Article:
Building more semiconductor foundries in the midst of a global chip shortage sounds like great news. However, it’s a very expensive process that takes years, which is made clear in a report from Reuters about TSMC’s plans to built more factories.
Last year it announced a $10-12 billion investment to build one chip factory in Phoenix, Arizona (first of up to six). It will be producing chips on a 5 nm process with a relatively low target of 20,000 12” wafers a month (compared to 100,000/month that the factories in Taiwan are churning out). Now the company’s leadership is considering a more advanced 3 nm foundry that will cost a whopping $23-25 million.
Initially, TSMC was looking at sites in Europe to build its advanced factory, but according to the report the focus has shifted to building the factory in Phoenix, next to the first one. The site there will continue to be developed over the next 10-15 years, including building a 2 nm foundry sometime in the future.
The European Union has been trying to court the Taiwanese chip maker, but there is internal conflict. Car makers want subsidies for older semiconductor nodes as they are the ones used in cars and the ones that are currently in short supply. The bleeding edge nodes are for smartphone and computer chips and there are no EU companies making those.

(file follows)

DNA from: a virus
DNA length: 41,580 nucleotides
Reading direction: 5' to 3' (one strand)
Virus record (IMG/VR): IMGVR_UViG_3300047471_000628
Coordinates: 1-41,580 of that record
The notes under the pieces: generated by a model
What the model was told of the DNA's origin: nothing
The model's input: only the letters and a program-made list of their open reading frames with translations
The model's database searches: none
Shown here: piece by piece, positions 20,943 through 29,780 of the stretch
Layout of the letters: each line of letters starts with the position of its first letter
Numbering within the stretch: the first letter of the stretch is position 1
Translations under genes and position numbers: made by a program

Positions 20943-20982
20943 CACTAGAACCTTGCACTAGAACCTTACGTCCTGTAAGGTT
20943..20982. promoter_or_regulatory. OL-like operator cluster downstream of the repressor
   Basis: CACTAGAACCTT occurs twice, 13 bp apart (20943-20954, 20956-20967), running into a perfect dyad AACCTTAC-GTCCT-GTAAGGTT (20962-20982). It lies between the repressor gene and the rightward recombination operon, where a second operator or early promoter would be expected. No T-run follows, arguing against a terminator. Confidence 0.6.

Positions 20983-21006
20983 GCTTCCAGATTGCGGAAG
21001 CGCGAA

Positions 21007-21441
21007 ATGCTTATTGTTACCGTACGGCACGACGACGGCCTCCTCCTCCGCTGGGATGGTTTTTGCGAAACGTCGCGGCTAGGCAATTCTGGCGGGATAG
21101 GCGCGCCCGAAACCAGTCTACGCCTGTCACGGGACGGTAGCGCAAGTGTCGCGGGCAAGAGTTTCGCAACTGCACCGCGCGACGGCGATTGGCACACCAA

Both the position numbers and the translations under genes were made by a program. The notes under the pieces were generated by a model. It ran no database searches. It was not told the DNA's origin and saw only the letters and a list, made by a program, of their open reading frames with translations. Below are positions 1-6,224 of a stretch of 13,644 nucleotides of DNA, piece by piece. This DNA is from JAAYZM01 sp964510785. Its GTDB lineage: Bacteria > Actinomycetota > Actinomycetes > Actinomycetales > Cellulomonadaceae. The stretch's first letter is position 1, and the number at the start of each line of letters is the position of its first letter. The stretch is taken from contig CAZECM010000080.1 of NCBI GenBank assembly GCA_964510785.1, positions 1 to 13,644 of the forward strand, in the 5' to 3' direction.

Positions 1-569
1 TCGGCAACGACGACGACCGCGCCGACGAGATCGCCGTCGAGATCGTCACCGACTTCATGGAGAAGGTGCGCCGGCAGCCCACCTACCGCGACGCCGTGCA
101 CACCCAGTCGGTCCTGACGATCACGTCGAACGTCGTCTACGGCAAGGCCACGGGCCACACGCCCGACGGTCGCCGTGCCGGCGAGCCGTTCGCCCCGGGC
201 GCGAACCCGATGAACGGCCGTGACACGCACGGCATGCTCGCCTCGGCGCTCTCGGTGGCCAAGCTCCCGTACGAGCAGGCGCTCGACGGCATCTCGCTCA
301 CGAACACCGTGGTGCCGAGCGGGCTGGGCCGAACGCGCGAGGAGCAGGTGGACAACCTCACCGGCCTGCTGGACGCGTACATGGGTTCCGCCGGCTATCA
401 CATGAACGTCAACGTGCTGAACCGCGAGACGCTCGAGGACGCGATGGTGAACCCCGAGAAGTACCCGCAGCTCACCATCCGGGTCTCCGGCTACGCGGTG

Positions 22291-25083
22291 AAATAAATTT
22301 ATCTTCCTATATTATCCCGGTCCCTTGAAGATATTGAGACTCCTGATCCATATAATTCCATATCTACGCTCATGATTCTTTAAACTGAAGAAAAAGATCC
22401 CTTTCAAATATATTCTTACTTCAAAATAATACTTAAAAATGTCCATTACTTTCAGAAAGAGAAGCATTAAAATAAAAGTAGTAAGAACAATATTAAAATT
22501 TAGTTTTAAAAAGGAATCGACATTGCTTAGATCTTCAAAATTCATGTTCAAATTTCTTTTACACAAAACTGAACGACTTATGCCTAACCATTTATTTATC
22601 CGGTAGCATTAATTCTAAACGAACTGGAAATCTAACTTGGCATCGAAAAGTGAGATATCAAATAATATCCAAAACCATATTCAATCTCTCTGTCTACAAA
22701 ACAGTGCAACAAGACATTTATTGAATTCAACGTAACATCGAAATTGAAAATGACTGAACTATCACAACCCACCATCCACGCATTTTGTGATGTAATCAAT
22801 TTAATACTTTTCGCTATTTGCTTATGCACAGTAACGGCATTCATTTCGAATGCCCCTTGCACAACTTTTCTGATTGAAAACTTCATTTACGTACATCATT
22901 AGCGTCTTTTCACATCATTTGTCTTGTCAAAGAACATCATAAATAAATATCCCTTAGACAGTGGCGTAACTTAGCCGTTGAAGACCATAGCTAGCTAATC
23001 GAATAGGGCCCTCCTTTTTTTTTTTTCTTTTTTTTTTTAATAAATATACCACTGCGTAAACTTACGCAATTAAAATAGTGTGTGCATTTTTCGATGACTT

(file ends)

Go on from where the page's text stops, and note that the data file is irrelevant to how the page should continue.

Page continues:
TSMC will be seeking subsidies from the US government and so will Intel and Samsung as each company wants a portion of the $50 billion in funding that President Biden is looking to pump into the industry. For their part, Intel and Samsung will be building new factories too (in Phoenix and Austin, Texas, respectively).
As for Europe, the Taiwanese company may build a factory based on older tech that will suit EU’s auto industry, but for now there are no official plans to do so.